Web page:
Training Max – The Gripper (Part 2)

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After a quick recap of Max's colourful start to his training, this tutorial shows him making good progress in the training ring and even starting to bring the sheep up to the handler but he's difficult to stop.

Andy's careful to start the training session correctly to give Max the best chance of going around the sheep rather than gripping or splitting them - but can Max keep up the good work?

Max had no training of any kind at any time in between the lessons shown in these tutorials.

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8 Replies to “Training Max – The Gripper (Part 2)”

  1. Hi Andy, I have watched part 1, 2, and 3 of max the gripper and many other of your videos.

    I started making progress with my 3 year old border collie (she may not be a pure breed though, but her parents were both cattle dogs) but then she started to snarl and show her teeth when I would “whoosh” my stick at her to push her out from the sheep. I have not tried the rope chain because my training pen is pretty small and I think it would just get her closer to the sheep and she would grip even more.

    She stays very close to the sheep and comes in for a bite when ever she thinks she can. I try to push her out from the sheep and then she starts to lose interest and sniffs the ground and starts eating muck. I encourage her to stat chasing the sheep and she will come back and start from the beginning. I make sure I encourage her when she gives the sheep space and I save my harsh voice for when she is about to or biting a sheep.

    When she grabs a sheep (usually by the leg) and holds on, I come over and will hit her with my stick. She lets go after that and has a 50 – 50 chance of losing interest in the sheep again. When I send her on an outrun rushes strait at the sheep unless I am with them and she tries very hard to grip one.

    I absolutely hate it when I use the stick to hit her and I wish she would stop after that but she is so determined to keep gripping the sheep. Can you give me some advice on how I can show her what I want her to do?

    Thank you,
    Gwen

    1. Try to avoid hitting your dog if you possibly can, Gwen. Of course, you must protect the sheep from harm, but if possible, try to whack the stick on the ground very close to the dog so that it THINKS you’re going to hit it, rather than actually making contact.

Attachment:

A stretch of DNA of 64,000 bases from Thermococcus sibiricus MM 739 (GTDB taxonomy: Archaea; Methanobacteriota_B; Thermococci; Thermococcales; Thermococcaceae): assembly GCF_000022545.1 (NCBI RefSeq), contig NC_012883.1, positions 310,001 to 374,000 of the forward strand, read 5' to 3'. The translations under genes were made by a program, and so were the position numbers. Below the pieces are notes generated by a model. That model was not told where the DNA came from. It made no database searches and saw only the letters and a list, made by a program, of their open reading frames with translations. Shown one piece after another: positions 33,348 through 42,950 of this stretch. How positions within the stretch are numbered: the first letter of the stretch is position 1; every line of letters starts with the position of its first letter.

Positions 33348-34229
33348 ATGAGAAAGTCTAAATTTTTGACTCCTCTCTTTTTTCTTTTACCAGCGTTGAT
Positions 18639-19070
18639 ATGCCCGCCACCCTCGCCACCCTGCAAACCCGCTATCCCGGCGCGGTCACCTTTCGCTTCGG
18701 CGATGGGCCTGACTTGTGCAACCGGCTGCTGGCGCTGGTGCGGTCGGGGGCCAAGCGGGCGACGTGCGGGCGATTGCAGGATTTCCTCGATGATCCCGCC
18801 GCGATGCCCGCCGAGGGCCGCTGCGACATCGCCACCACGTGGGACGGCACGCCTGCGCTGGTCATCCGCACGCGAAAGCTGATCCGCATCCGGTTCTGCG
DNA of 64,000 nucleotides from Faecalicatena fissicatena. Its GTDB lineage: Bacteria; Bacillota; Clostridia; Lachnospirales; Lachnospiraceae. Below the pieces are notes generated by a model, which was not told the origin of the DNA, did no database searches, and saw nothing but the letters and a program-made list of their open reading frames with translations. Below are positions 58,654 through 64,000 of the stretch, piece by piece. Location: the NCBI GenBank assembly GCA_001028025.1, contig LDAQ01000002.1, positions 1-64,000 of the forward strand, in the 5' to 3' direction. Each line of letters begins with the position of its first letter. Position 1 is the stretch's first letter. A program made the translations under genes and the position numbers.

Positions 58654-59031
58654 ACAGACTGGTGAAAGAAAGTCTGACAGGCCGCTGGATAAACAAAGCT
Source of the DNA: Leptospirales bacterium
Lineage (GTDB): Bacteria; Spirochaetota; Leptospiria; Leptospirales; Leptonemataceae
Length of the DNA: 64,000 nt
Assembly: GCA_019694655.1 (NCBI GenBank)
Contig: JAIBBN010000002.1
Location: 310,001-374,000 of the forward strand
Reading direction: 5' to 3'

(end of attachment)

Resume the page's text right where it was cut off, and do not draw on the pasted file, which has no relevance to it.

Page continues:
It can take several lessons to stop the dog diving in and gripping, and if the ring’s too small that will make matters worse. Dogs are always more aggressive with the stock in a confined space. If you don’t use the rope chain it could take longer still. Surely it’s worth the effort to make the ring 16 metres diameter – just for a short while? Put in the effort and keep trying, – you’ll get there.
      Watch Calm but Firm to see how I deal with an aggressive dog which loses interest when corrected.

    1. No I haven’t June, and I don’t intend to – but I have seen them used. Using a muzzle is “papering over the cracks” and simply frustrates the dog further in my opinion. Far better to take a little extra trouble and train the dog properly.
      If you watch Sometimes Nice is Not Enough, you’ll see that I don’t completely eliminate the grip. If it encounters aggressive sheep, the dog needs to know it can defend itself, otherwise it will totally lose confidence.

  2. Great to see the next step in Max’ training. As a fairly inexperienced handler myself, it is hard to train a strong and determined dog, but we are now making progress. I realised that I needed to get tougher with him when he attacked the sheep, and he got the message pretty quickly. Thanks for the great tutorials.

    1. Good to hear you’re dog’s improving, Caroline. If you can get your corrections in before the dog grips, they work much better. Great to hear that you like the tutorials.

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